US President Donald Trump today said he has seen first-hand how the system is broken in Washington DC in a short span of little over 100 days of his presidency.
"In my short time in Washington, I've seen first-hand how the system is broken," Trump told graduates at Liberty University, an evangelical school, in Virginia where he was felicitated with an honorary law degree.
This was his first extended public appearance since firing FBI director James Comey this week.
"A small group of failed voices, who think they know everything, and understand everyone, want to tell everybody else how to live and what to do and how to think," he said.
"But you aren't going to let other people tell you what you believe, especially when you know that you are right," Trump told the graduates.
The president said "the future belongs to the dreamers, not to the critics."
"Nothing is easier or more pathetic than being a critic, because they are the people that can't get the job done," Trump said.
"But the future belongs to the dreamers, not to the critics. The future belongs to the people who follow their heart no matter what the critics say," he said in his address.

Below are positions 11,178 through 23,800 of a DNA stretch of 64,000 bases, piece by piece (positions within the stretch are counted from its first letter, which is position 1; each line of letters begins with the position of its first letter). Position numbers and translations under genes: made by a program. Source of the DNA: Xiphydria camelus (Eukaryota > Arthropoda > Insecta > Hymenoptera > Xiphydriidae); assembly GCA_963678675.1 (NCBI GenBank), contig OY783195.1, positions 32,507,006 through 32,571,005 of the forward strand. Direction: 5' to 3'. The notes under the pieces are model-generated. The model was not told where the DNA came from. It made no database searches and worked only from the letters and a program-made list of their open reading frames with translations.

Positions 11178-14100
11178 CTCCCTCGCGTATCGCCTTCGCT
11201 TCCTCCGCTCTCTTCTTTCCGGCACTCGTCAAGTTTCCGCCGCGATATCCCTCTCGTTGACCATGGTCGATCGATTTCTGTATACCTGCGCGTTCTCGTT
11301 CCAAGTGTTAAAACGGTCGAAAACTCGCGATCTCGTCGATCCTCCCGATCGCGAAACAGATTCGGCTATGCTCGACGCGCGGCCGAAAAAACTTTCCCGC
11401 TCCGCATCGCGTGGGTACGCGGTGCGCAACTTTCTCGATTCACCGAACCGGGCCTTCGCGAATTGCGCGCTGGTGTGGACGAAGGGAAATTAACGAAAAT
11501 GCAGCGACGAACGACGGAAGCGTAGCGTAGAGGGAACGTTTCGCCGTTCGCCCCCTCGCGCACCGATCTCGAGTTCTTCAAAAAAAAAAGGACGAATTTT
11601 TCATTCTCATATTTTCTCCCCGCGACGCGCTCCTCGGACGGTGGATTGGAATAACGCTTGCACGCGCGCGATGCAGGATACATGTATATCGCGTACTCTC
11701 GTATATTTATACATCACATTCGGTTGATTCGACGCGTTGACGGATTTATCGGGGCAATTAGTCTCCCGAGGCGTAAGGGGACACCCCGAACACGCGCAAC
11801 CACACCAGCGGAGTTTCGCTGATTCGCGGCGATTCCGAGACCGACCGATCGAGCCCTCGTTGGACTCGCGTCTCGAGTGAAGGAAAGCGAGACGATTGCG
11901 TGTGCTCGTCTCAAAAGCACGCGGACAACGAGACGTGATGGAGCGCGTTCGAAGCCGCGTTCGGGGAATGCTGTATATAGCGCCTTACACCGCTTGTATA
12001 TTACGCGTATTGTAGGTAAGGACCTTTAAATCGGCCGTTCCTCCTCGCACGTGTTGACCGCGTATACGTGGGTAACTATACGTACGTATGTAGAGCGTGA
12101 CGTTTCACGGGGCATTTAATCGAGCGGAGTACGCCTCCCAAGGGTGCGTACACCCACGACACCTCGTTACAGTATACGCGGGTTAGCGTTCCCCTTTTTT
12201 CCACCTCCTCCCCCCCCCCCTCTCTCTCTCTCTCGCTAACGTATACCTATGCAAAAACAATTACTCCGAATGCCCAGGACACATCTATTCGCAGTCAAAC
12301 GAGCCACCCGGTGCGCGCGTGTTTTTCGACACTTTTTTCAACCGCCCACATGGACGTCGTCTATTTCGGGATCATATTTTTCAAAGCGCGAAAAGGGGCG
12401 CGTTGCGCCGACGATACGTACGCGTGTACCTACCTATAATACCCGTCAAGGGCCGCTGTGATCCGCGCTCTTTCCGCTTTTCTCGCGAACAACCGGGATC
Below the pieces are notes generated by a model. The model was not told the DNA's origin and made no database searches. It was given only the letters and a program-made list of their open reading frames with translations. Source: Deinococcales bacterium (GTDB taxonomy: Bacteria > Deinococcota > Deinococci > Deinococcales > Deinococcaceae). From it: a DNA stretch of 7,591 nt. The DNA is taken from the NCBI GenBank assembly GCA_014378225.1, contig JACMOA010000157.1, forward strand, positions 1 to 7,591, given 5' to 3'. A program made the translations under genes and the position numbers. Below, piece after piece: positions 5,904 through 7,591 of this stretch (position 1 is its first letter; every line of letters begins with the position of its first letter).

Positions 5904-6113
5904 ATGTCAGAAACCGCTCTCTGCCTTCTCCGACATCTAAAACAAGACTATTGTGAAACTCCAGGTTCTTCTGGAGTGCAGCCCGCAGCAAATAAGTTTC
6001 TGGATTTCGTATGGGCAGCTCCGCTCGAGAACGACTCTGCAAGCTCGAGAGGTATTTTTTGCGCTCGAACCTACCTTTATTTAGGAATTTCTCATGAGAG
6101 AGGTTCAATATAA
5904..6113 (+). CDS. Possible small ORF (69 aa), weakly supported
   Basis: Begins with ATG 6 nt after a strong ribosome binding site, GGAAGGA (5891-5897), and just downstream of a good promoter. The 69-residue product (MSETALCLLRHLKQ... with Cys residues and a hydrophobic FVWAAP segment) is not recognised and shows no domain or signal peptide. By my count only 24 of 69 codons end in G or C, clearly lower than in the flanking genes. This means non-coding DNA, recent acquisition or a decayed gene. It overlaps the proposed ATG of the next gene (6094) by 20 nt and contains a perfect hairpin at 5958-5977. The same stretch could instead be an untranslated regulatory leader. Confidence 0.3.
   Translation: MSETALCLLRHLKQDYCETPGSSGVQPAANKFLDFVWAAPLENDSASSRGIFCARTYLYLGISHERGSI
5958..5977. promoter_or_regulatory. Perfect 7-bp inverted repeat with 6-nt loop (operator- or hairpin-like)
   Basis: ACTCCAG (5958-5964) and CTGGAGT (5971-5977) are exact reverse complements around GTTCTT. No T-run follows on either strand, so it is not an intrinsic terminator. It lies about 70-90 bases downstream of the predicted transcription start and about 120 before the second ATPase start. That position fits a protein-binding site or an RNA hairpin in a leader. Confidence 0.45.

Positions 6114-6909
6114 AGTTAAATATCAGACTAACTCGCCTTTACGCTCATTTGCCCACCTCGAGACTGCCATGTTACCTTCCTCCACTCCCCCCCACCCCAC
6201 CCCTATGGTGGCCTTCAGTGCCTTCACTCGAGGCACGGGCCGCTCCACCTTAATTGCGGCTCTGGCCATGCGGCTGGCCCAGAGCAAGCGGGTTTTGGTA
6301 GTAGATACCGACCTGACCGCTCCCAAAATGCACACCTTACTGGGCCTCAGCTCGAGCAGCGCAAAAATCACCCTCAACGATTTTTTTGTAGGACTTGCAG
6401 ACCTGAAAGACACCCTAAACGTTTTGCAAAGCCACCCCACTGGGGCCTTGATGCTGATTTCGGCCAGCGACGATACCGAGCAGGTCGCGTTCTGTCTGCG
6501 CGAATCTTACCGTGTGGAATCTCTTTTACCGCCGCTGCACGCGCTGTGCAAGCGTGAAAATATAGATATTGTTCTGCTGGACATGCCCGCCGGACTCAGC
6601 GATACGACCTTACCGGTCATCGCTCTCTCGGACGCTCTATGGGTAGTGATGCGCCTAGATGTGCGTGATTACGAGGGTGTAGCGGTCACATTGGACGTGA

Delivering his first commencement address, Trump said in America people do not worship government, but they worship God.
"America has always been the land of dreams because America is a nation of true believers," he said.
"When the pilgrims landed at Plymouth, they prayed. When the founders wrote the Declaration of Independence, they invoked our creator four times. Because in America, we don't worship government, we worship God," he added.
"This is why our currency proudly declares, 'In God We Trust.' And it is why we proudly proclaim that we are one nation, under God, every time we say the Pledge of Allegiance," Trump said.
"Following your convictions means you must be willing to face criticism from those who lack the same courage to do what is right, and they know what is right but they don't have the courage or the guts or the stamina to take it and to do it," Trump said in his address.
He told graduates to "treat the word 'impossible' as nothing more than motivation" and to embrace being called an "outsider" because "It's the outsiders who change the world."
At the commencement ceremony, the Liberty University President Jerry Falwell, presented Trump with an honorary Doctorate of Laws.
"President Trump ventured into politics at a time when our nation has never been more polarised," Falwell said.
"He deserves our respect and admiration for enduring relentless and often dishonest attacks from the media, the establishment on the left and the right and from academia," he said.
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